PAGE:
2012 Final DIG Report | “Effect of an Mn-porphyrin in Neuropathic Pain”
Clinical investigations indicate that 60% to 80% of spinal cord injury (SCI) patients experience pain, which is severe in nature in at least one-third of them. My DIG research was to examine the efficacy of Mn-porphyrin, a catalytic oxidoreductant, in treating SCI-induced neuropathic pain in mice, and explore its potential for therapeutic development.
Our laboratory has a long history of studying central nervous system (CNS) injury, but neuropathic pain was new to us. With the support of the DIG, we were able to establish the animal models, purchase the equipment for behavioral tests, and do preliminary experiments; allowing expansion of our research to a new domain.
The first experiment explored spinal cord ischemia, a common complication from surgical repair of thoracoabdominal aortic aneurysms. Mice were subjected to either 10 minutes of thoracic aorta clamping or sham surgery, and then observed for pain-like behavioral responses. The injured mice that were subject to clamping became less tolerant to fine von Frey filament stimulus, compared to sham surgery mice (p=0.02, fig. 1), which was consistent with the development of neuropathic pain. This response persisted for eight weeks and beyond, and represented a new model for studying this disorder.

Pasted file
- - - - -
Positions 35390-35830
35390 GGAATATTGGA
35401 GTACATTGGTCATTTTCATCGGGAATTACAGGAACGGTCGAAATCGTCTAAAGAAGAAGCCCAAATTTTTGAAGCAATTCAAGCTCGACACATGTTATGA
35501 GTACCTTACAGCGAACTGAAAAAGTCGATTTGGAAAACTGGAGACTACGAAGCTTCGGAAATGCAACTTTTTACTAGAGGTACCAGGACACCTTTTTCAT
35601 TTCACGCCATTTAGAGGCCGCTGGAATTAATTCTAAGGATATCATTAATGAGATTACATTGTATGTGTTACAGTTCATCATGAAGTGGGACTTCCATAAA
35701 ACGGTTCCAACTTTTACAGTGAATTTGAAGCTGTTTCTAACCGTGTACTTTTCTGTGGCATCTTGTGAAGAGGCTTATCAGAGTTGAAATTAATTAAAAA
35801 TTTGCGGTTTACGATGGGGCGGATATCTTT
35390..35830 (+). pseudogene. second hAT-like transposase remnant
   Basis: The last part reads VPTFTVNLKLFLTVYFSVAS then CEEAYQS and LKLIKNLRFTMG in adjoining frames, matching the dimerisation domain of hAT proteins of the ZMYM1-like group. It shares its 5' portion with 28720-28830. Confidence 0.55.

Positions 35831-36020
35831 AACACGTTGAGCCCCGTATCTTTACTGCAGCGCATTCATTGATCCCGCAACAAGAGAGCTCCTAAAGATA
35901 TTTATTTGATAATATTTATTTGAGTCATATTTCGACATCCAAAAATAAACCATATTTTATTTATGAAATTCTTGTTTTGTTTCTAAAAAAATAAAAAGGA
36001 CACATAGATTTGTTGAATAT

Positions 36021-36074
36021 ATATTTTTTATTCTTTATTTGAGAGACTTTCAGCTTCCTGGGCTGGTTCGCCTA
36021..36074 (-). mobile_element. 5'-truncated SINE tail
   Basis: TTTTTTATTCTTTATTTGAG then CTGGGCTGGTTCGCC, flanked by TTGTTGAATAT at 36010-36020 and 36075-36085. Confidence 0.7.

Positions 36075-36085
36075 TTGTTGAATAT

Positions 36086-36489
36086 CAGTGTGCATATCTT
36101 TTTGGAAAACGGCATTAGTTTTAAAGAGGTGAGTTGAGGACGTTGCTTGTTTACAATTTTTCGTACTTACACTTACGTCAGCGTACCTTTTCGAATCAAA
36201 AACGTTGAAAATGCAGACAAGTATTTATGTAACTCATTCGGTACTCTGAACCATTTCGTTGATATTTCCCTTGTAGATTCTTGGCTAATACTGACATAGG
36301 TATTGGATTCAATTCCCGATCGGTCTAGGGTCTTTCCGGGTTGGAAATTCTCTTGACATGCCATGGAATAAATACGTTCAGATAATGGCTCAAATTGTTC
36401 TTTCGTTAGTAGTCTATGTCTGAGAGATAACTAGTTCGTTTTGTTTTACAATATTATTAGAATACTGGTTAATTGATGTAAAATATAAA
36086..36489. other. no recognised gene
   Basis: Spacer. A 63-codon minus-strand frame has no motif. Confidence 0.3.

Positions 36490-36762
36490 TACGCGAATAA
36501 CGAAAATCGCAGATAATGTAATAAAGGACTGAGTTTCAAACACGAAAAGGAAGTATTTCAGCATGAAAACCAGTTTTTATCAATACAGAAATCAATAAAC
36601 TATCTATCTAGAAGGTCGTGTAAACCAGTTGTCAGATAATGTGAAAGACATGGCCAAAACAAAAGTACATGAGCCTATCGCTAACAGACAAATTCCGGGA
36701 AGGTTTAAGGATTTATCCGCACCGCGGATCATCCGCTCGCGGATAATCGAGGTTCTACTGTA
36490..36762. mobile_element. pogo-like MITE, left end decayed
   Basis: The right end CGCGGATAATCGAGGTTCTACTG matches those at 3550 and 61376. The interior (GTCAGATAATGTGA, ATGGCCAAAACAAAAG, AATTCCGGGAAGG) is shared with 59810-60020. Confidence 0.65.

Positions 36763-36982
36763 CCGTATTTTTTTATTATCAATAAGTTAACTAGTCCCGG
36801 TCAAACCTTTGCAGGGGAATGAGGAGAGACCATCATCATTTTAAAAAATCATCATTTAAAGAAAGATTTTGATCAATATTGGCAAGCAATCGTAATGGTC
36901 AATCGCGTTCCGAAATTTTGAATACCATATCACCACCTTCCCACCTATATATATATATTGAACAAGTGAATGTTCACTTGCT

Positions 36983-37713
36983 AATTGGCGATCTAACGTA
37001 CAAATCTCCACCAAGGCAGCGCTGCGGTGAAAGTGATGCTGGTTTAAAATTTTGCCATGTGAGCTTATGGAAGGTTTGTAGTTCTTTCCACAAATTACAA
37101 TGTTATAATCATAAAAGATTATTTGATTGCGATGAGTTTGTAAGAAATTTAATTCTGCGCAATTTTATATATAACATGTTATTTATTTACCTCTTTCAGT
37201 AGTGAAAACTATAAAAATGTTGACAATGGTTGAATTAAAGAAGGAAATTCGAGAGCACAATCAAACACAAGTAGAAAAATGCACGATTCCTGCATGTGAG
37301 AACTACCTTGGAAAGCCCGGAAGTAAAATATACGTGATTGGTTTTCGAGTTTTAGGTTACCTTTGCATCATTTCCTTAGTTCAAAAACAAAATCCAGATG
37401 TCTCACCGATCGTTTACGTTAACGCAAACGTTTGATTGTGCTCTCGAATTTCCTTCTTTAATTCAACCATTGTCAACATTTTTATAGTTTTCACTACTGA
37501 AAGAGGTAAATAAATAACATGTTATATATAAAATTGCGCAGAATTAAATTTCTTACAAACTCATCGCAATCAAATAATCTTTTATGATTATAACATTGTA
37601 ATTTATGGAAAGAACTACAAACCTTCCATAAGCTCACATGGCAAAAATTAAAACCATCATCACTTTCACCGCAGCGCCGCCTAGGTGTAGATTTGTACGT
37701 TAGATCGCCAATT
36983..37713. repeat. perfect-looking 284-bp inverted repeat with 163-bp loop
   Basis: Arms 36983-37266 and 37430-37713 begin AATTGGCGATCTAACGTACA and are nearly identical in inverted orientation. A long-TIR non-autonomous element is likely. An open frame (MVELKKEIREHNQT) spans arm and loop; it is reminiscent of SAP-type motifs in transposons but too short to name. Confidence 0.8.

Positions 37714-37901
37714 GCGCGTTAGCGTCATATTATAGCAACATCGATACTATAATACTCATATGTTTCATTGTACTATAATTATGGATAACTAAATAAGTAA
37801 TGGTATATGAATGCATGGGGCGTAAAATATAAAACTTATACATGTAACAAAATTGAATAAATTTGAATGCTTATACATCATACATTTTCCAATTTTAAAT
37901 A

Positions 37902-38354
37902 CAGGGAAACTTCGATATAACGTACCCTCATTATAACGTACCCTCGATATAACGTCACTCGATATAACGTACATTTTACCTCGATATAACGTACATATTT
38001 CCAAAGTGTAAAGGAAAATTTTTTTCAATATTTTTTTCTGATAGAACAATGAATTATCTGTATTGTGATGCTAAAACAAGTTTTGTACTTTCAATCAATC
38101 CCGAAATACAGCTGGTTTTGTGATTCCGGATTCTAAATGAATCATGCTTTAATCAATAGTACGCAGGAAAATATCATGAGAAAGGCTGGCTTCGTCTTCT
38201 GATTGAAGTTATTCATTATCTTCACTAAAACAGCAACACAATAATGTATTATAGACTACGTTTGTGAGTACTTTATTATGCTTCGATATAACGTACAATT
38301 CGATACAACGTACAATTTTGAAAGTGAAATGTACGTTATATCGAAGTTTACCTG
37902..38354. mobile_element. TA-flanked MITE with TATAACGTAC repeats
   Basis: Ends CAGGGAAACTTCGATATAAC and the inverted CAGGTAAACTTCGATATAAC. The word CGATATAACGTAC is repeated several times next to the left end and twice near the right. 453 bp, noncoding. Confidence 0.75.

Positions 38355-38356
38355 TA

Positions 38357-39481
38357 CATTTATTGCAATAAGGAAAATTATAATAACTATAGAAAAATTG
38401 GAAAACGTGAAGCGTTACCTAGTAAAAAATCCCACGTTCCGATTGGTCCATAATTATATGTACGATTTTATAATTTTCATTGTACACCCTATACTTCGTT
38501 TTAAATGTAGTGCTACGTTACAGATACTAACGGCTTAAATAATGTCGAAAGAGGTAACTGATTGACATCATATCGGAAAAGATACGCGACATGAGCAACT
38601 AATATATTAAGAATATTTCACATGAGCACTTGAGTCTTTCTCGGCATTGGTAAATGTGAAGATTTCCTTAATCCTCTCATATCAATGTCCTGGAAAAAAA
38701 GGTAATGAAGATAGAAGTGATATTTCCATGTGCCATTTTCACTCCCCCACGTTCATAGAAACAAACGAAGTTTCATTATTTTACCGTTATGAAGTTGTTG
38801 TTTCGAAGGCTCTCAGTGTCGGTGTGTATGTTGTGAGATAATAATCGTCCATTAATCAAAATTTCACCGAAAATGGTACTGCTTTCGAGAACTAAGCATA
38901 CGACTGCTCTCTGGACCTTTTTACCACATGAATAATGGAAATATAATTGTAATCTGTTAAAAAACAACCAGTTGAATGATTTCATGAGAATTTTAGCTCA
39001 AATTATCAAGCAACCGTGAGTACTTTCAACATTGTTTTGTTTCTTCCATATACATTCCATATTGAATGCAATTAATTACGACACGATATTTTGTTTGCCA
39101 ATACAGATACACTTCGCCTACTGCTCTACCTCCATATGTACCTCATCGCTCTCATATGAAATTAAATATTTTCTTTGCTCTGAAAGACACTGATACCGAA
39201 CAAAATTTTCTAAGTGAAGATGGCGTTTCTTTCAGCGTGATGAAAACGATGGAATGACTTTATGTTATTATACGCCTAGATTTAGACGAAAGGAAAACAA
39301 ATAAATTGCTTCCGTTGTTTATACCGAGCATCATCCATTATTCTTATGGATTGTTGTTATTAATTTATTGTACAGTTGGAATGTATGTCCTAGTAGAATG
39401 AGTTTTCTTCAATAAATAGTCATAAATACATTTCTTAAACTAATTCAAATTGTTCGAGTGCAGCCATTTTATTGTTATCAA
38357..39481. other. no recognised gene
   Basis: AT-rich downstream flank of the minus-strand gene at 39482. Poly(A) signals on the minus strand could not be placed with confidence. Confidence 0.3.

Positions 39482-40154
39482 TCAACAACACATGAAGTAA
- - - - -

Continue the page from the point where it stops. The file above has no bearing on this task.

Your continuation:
Next, we examined whether the Mn-porphyrin, BuOE2, decreased the activity of NF-kB, a key transcription factor in the inflammation pathway. Mice were subjected to 10 minutes of clamping of the thoracic aorta, and then received 0.25 mg/kg BuOE2 or saline. The NF-kB activity was measured at 24 hours post-injury. We found that the BuOE2 suppressed SCI-induced NF-kB activity (p=0.03, fig. 2).
Our second experiment was related to lumbar spinal cord injury, a condition of acute traumatic injury or a central type of lumbar disc herniation. Mice were subjected to left lumbar spinal cord hemisection and then received saline, 0.05 and 0.15 mg/kg BuOE2, one hour after injury, twice per day, for two weeks. As a normal reference, 10 mice then received sham surgery. Pain-like responses were observed weekly for eight weeks. After the eight-week period, we observed that injury-induced neuropathic pain was slightly reduced by BuOE2 (fig. 3), which was not statistically significant due to low drug dose or severe hemisection.
To further explore BuOE2 efficacy, we plan to try a higher dose of the compound and investigate a spinal cord contusion injury model. We are hopeful that this will allow us to collect sufficient data for a translational NIH R21 proposal.